Brakes released (Fig. 12.25(a)) If the brakes are released, all three relay pistons will rise to their uppermost positions due to the return spring upthrust. Consequently, the inlet valve closes and the exhaust valve will be unseated. This ensures that the trailer brake actuators are cleared of compressed air, so releasing the brakes.

Secondary line brake application (Fig. 12.25(b)) Applying the hand control valve handle sends a pressure signal to the lower relay piston (3). The lower relay piston will move downwards, initially closing the exhaust valve and then opening the inlet valve. A pressure signal will then pass from the trailer reservoir mounted on the tractor to the upper part of the trailer's emergency relay valve. As a result, air pressure from the supply line (red) now flows to the trailer brake actuators.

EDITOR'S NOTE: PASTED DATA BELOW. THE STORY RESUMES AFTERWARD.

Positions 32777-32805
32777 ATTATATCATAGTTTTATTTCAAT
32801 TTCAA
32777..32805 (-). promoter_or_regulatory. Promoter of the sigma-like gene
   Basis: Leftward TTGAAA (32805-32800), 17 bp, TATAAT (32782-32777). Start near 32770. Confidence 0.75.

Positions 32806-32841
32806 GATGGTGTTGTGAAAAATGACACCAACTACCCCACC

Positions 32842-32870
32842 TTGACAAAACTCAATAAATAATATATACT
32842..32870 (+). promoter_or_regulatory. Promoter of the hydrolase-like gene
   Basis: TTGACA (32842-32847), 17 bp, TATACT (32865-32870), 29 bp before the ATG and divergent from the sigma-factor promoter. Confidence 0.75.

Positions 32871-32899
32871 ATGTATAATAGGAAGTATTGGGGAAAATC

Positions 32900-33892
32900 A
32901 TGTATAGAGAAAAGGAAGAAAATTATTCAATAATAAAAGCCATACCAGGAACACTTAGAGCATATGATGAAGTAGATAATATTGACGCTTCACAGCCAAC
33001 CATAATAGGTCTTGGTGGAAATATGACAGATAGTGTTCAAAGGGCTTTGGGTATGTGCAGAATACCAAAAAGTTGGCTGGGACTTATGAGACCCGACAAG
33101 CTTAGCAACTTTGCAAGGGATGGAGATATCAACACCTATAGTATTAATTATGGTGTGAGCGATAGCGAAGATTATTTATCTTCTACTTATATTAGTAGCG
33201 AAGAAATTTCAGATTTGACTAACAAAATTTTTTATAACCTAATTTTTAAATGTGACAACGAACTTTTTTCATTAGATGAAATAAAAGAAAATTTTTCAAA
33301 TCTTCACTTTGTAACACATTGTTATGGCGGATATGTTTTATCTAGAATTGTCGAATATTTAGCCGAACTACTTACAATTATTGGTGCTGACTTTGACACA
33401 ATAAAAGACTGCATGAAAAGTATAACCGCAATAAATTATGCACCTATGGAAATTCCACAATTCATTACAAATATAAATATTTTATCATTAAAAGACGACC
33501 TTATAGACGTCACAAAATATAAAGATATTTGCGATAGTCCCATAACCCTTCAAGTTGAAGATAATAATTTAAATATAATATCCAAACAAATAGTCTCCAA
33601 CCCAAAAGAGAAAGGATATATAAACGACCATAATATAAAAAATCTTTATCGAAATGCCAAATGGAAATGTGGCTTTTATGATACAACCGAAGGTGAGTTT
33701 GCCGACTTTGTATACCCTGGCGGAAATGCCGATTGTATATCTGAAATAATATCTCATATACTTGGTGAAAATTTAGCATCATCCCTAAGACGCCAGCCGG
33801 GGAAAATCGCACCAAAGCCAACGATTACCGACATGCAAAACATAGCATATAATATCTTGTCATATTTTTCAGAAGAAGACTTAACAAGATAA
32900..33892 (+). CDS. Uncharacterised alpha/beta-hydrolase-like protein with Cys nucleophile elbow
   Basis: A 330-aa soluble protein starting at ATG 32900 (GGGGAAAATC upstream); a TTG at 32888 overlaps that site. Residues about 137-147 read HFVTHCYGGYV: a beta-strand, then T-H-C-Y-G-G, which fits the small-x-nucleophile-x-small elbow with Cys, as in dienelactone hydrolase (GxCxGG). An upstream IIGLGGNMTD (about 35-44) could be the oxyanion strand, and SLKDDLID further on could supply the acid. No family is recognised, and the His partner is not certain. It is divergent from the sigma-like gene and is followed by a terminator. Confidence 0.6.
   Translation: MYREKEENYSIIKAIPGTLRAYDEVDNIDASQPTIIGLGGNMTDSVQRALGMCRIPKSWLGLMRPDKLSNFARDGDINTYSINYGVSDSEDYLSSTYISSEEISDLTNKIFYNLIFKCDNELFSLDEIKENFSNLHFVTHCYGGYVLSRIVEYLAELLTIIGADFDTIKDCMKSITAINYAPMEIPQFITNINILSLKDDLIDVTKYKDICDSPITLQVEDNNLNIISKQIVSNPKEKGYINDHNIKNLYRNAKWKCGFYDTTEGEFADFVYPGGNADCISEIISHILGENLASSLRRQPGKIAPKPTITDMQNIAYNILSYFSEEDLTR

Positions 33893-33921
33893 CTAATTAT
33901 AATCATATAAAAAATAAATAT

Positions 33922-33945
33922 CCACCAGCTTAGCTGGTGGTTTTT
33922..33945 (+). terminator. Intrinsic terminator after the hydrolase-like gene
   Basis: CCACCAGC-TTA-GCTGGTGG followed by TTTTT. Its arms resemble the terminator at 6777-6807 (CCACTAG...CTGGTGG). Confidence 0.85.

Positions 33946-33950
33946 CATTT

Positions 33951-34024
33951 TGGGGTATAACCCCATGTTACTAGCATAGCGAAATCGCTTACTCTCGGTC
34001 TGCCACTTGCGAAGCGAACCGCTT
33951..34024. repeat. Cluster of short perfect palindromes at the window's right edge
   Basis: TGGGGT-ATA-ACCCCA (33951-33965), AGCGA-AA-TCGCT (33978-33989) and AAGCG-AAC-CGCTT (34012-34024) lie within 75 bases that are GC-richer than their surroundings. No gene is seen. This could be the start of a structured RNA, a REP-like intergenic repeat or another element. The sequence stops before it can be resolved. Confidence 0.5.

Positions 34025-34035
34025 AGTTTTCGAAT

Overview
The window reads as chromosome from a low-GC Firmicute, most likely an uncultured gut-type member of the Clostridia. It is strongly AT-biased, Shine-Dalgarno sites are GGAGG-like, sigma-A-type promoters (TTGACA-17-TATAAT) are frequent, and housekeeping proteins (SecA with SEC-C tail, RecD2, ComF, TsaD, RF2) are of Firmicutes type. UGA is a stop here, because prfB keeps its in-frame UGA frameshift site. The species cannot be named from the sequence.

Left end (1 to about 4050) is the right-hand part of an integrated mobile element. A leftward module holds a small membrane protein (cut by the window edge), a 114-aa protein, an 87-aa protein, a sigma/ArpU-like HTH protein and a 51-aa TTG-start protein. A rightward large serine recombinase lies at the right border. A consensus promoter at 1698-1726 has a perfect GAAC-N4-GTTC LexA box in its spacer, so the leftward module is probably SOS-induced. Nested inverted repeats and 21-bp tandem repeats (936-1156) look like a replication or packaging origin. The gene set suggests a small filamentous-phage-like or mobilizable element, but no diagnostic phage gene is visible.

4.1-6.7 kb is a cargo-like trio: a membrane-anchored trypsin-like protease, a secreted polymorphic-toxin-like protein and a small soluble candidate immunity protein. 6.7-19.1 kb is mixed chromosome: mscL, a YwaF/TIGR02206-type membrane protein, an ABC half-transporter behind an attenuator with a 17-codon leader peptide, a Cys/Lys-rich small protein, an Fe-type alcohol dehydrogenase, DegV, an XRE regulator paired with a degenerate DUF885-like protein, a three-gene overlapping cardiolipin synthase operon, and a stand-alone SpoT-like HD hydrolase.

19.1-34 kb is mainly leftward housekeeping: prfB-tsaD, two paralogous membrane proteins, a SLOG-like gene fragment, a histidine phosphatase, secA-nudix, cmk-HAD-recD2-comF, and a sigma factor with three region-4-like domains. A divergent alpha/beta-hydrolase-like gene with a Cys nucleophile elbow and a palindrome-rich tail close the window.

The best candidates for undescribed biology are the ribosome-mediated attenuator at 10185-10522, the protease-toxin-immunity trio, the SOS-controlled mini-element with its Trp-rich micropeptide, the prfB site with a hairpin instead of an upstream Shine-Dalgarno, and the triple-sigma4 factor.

Service line brake application (Fig. 12.25(c and d)) When the foot control valve is depressed a signal pressure from the both halves of the foot valve is transmitted to the upper (1) and middle (2) relay valve pistons. Both relay pistons react immediately by moving down until the three relay pistons are pressed together. Further downward movement will close the exhaust valve and open the inlet valve. Air from the trailer reservoir mounted on the tractor will now pass to the emergency relay valve, permitting air from the supply line (red) to pass directly to the trailer brake actuators via the now opened passage passing through the emergency valve.

Should half of the dual foot valve service line circuit develop a fault, the other half service line circuit will still be effective and be able to operate the multi-relay valve.

Do It Yourself Car Diagnosis

Do It Yourself Car Diagnosis

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